Living with credit

Emily’s list: Google’s year in review

Emily Crone

I was trying to brainstorm a great topic for the week when I started procrastinating and poking around on Facebook. I clicked on a video a friend posted and decided to share it with you (if you haven’t already seen it).

Google put together a stunning short video that sums up 2012, and in less than three minutes, it brought me to tears. It’s easy to reflect back on my year and think of it as pretty uneventful. Another year at work. Another two semesters down for my husband’s law school. Some summer travel. But this video reminded me of my global citizenry in this crazy and beautiful world. It reminded me that it has been an eventful year and that I’m part of it. Tragic events, such as Hurricane Sandy and Syria’s uprising, and joyous events, such as the Olympics and presidential election, drew us all together.

The video also shows what we all searched for online. Google reminds us to stay curious and connected. I love that attitude. Being closed off to the world and not interested in learning anything new will get you nowhere. Whether it means searching the Web for tips on how to get out of debt or researching how you can help people in a disaster, it’s all part of being a aware global citizen.

Pull out a box of Kleenex and watch this gorgeous video of 2012 in review. Afterwards, I hope you’ll explore my list of my 10 favorite personal finance blog posts from the past week!

1. My Alternative Life discusses her journey to budgeting and offers her tips for those getting started.

2. My Dollar Plan lists nine unusual and creative holiday gift ideas for someone who already has everything traditional.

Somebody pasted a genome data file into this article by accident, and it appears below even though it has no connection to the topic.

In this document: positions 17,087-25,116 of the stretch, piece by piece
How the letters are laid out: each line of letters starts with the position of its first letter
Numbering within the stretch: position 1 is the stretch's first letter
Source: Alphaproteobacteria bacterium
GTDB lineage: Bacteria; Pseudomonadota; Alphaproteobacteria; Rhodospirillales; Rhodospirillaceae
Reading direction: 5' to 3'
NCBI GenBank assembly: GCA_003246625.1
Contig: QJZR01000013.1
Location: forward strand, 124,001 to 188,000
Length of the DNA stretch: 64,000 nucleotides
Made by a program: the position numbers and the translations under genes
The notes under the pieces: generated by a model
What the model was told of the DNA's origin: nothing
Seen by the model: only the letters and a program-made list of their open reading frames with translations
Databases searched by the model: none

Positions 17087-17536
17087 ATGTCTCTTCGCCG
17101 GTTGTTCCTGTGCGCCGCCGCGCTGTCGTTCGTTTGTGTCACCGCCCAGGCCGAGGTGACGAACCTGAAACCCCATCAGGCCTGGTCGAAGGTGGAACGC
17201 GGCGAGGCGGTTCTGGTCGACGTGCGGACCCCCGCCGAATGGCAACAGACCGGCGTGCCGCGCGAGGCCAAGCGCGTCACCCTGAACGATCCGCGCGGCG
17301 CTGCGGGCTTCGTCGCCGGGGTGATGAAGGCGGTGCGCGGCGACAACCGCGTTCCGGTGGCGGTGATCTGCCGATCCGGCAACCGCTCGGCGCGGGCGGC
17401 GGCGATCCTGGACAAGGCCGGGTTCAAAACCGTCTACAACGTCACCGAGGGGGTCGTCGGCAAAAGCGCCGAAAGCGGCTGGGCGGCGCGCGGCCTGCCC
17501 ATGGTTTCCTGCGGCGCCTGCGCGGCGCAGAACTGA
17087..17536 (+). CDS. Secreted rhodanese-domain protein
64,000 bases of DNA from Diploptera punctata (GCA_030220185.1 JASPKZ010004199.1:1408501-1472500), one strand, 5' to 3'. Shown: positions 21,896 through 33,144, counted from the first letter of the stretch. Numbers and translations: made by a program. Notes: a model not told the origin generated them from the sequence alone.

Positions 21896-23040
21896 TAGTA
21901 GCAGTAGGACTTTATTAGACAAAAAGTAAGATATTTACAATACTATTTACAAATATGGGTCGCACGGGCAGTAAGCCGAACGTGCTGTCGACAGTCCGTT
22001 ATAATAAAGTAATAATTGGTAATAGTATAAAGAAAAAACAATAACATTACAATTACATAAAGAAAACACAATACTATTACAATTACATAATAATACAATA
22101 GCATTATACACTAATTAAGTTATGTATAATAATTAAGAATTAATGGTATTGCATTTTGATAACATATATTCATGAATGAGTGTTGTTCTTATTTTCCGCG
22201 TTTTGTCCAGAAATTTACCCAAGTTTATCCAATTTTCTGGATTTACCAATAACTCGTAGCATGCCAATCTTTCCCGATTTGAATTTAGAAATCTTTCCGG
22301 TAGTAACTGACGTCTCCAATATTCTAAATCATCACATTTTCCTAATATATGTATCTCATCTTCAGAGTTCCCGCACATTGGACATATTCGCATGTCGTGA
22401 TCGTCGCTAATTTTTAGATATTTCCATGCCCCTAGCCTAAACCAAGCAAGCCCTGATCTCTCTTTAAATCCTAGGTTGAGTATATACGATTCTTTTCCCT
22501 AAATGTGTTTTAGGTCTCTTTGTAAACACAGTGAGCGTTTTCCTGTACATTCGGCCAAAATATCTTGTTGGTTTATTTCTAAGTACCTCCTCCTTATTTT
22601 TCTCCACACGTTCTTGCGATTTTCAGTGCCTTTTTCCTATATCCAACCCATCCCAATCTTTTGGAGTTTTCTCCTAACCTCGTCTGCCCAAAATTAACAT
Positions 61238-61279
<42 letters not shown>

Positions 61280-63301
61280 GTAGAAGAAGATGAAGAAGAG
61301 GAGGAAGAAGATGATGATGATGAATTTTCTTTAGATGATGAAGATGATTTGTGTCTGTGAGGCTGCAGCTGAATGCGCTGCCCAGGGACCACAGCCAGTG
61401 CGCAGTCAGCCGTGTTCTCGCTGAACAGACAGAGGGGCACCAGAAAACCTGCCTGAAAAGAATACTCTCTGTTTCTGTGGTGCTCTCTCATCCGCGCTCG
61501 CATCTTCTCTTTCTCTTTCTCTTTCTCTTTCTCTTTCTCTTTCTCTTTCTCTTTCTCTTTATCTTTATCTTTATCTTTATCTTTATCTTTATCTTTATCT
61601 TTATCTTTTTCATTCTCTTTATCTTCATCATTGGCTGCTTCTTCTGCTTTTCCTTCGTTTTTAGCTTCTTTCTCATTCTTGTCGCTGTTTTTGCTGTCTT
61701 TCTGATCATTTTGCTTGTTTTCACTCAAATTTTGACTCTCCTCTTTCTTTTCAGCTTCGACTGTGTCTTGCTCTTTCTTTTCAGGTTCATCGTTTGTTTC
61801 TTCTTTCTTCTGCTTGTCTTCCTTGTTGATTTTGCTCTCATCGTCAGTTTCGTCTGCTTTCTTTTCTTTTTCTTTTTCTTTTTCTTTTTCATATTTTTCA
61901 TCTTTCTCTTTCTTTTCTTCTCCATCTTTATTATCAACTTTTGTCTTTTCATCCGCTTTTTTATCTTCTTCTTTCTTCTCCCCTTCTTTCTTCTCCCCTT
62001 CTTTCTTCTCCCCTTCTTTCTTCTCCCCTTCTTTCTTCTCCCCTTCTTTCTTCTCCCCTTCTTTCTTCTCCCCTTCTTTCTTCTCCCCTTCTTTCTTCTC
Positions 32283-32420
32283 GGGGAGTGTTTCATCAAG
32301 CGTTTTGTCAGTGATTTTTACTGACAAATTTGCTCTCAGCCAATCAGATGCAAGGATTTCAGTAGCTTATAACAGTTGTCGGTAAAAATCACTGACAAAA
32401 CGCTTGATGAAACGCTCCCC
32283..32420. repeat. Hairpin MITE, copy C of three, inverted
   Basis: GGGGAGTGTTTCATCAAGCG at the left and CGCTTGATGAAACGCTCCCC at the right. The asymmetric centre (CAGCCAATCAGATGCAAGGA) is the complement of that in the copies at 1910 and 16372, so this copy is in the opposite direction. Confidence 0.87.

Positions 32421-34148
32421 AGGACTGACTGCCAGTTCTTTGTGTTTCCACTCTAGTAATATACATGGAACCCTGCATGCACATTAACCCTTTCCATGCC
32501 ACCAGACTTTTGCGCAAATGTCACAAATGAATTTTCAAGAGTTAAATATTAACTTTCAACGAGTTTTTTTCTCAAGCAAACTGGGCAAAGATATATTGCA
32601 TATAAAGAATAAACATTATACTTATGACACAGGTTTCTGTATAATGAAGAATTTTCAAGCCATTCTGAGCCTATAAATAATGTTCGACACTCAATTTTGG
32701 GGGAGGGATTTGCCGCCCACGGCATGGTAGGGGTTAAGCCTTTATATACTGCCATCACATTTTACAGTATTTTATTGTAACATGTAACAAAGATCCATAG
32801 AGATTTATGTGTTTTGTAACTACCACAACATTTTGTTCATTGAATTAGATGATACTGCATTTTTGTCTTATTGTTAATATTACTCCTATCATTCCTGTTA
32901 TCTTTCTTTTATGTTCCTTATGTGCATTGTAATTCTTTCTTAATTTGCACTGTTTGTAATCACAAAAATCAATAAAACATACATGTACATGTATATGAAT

3. Dough Roller proposes an unconventional gift for friends and family for the holidays: financial advice and tools.

4. Mr. & Mrs. Not Made of Money share suggestions for holiday traditions that are easy on the budget.

5. Budgeting in the Fun Stuff discusses how she and her husband keep their finances organized.

6. Enemy of Debt encourages readers to make a plan to get out of debt in 2013 if they weren’t able to fulfill their goal in 2012.

7. Cash Money Life reveals the credit card habits of the average American and explains how you can use credit cards as tools rather than debt machines.

8. Ready for Zero implores us to create New Year’s resolutions and outlines steps to take to reach your goal.

9. Prairie Eco-Thrifter provides tips on how to throw a lovely holiday party on a very small budget.

10. When you rent a car, there are multiple options for handling insurance, including using credit card coverage. Money Smart Life explains your insurance options and whether you really need it.

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